Oberlin News Center

Friday, April 28, 2017

Oberlin News Center

Master piano technician Eric Schandall works with conservatory piano tech students during winter term 2017. 
Photo by Julie Gulenko '15

It would be easy to mistake a piano technician’s work for a discipline whose time has come and gone.

They toil alone for hour after hour in the solitude of vacant studios and concert halls, employing old-fashioned-looking tools that evoke a cobbler’s kit. They detect sonic imperfections where few others would, then patiently tinker and tweak till a satisfying approximation of perfection is achieved. Their methods are mostly the same as they were a century ago, because the pianos are essentially the same too.

They are musical craftsmen—an unmistakably rare breed—and each one of them is sorely needed.

In January, students in Oberlin Conservatory’s piano technology program spent a week in the company of one of the world’s best: master technician Eric Schandall.

Born in America but now living in Norway, Schandall has worked as a piano technician since 1967, including a stint as an educator at the C.F. Theodore Steinway Technical Academy in New York City. Now nearing retirement, he services pianos and presents lectures and demonstrations on a wide range of related topics to groups worldwide.

Photo by Julie Gulenko '15

“We work to make it so that pianists can play music and not worry about playing the piano. That’s the ideal,” Schandall says of his craft during a break from working on intonation techniques with Oberlin students in a Bibbins Hall studio.

If piano technology exudes an air of bygone-era craftsmanship, Schandall notes that it is anything but a dying profession. The number of capable technicians, in fact, falls far short of meeting worldwide demand.

“It’s a serious problem,” he says. “There are not enough good technicians. It takes a lot of training and a lot of practice, and you need practice on good instruments—and there are not a lot of opportunities to train on good pianos.”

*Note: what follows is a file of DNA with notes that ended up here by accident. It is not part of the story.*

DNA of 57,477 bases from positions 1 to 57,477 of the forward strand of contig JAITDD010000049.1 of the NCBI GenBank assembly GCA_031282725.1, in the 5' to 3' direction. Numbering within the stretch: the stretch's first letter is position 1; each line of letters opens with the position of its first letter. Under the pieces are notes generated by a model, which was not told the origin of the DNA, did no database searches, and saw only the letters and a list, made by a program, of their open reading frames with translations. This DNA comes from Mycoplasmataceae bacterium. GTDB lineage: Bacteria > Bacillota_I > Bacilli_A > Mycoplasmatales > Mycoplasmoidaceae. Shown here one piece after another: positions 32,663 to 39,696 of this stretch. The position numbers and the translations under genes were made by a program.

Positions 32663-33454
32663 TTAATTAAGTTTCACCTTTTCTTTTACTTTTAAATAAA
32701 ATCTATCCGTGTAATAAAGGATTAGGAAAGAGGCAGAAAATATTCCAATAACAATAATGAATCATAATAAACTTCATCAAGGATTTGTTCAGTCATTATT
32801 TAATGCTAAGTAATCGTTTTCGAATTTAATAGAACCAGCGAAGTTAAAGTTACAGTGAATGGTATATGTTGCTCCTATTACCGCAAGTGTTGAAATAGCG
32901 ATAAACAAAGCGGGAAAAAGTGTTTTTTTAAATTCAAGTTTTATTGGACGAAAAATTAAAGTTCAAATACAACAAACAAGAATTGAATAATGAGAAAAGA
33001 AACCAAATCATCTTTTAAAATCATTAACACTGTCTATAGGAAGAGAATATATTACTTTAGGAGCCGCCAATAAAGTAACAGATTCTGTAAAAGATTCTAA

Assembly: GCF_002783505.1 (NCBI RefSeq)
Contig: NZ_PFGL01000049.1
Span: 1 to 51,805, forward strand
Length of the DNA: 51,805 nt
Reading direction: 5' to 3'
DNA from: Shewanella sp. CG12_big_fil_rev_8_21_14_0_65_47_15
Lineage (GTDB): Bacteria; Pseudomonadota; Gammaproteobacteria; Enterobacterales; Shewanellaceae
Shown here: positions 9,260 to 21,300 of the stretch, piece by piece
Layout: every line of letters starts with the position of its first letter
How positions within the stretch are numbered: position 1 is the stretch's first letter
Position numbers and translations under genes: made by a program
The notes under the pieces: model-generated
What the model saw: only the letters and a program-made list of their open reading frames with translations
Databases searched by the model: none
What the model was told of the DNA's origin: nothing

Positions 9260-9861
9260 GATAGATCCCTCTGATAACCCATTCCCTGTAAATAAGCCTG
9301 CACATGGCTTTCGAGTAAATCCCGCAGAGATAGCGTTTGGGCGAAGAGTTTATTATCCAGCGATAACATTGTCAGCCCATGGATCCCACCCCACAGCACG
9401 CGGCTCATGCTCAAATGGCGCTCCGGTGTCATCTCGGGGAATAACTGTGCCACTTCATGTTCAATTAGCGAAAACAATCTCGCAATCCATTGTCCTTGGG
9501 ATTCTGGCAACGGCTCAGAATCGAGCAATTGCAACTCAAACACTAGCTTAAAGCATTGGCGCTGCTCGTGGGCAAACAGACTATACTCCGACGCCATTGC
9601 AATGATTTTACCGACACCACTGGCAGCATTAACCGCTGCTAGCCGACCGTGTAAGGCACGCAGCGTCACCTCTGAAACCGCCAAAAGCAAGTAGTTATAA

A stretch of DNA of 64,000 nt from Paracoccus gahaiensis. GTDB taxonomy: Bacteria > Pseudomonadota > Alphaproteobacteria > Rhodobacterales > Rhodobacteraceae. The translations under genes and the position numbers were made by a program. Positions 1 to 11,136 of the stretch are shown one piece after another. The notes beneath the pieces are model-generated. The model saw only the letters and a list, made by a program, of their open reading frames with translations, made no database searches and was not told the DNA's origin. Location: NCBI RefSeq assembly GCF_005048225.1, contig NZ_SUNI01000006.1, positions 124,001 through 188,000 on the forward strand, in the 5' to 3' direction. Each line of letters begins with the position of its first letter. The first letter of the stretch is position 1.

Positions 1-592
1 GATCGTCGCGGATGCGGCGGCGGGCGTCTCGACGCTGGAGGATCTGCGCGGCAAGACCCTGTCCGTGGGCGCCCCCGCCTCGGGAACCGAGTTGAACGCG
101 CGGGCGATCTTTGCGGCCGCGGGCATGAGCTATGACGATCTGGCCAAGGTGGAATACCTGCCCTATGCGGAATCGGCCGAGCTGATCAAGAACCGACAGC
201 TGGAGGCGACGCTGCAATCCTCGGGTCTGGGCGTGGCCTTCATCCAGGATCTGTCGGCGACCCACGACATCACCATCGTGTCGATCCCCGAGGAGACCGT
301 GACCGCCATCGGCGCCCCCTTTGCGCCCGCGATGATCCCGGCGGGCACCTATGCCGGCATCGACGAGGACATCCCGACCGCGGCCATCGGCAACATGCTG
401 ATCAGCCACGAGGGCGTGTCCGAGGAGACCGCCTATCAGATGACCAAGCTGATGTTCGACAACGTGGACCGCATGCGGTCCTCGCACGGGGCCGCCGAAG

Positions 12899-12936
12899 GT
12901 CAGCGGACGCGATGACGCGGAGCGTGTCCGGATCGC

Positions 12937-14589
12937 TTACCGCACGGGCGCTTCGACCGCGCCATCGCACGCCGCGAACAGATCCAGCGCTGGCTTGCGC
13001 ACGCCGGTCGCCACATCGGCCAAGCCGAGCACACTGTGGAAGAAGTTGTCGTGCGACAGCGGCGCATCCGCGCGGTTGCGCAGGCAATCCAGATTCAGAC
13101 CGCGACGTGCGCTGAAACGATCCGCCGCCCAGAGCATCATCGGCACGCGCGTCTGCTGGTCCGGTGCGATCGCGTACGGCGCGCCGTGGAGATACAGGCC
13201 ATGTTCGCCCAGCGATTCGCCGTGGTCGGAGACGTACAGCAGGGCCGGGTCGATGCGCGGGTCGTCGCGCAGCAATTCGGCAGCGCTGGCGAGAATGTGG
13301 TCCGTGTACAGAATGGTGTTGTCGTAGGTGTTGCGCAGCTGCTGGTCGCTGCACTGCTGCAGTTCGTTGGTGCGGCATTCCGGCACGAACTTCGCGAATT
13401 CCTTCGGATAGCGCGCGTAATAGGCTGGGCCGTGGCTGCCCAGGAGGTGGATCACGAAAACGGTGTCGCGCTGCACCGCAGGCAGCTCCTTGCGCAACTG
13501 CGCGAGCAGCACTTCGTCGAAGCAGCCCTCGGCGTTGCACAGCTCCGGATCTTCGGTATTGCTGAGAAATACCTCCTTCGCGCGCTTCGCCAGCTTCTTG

That’s where Oberlin enters the picture. Developed by the conservatory’s Executive Director of Keyboard Technology John Cavanaugh, the artist diploma in piano technology is a two-year program presented in partnership with Steinway & Sons. It capitalizes on the conservatory’s long relationship with the manufacturer—Oberlin was the first All-Steinway School, dating to 1877—as well as its ready access to incredible performers and more than 230 Steinway grand pianos of all vintages. Oberlin is also the only offsite factory training facility for the Steinway Technical Academy, which for years has brought Schandall to campus every summer.

In spring 2016, Oberlin graduated its first class of piano technicians, Yu Jiaao and Chun Yen Chen. Both transitioned directly into coveted positions: Chen as a senior piano technician with Steinway & Sons in his native China, and Jiaao as a piano tech fellow at the Juilliard School.

“Our artist diploma program is a mentorship,” says Cavanaugh. “Though there are lectures in tuning theory, nomenclature, piano construction, and design, the bulk of the training is done one on one with the student, with emphasis on solid concert tuning, action regulation, and restoration skills during the first year.

“The second year is dedicated to tone regulation, with emphasis on working closely with performing artists—bridging the gap between what the musician seeks and ‘making it happen’ from a technical point of view.” Because the program is so dependent on the student-mentor relationship, no more than three students are accepted each year.

Schandall will tell you that a technician’s training lasts a lifetime, though he considers 10,000 hours of experience—five years of full-time work—a typical benchmark to achieve proficiency. He notes that there are more highly skilled young pianists than ever before, which only adds to the challenge.

“The technician community has to keep up with these kids,” he says. “The manufacturers and technicians who keep up with these machines have to be really good, and that takes a lot of training.

“If you’re good,” he adds, “you’re always going to be in demand.”

Schandall himself was a pianist through his teen years, though he never aspired to a professional career onstage. Newly married in his early twenties, he turned to piano technology at the suggestion of a friend and former teacher. He found his first position by thumbing through the phone book, blindly choosing to call the first name he spotted from the list. That call happened to be answered by the head of the North Bennet Street School in Boston, one of the most prestigious institutions of its kind. And they happened to have an opportunity available.

Piano technology remains the only line of work Schandall has known in 50 years, a fact he cheerfully chalks up to his “singular lack of imagination.” His wife is also a veteran technician.

“When you’re deciding what you’re going to do in life, you need to pay attention to what life wants you to do and what doors open up for you,” he says. “I’ve just been fortunate that doors opened for me.”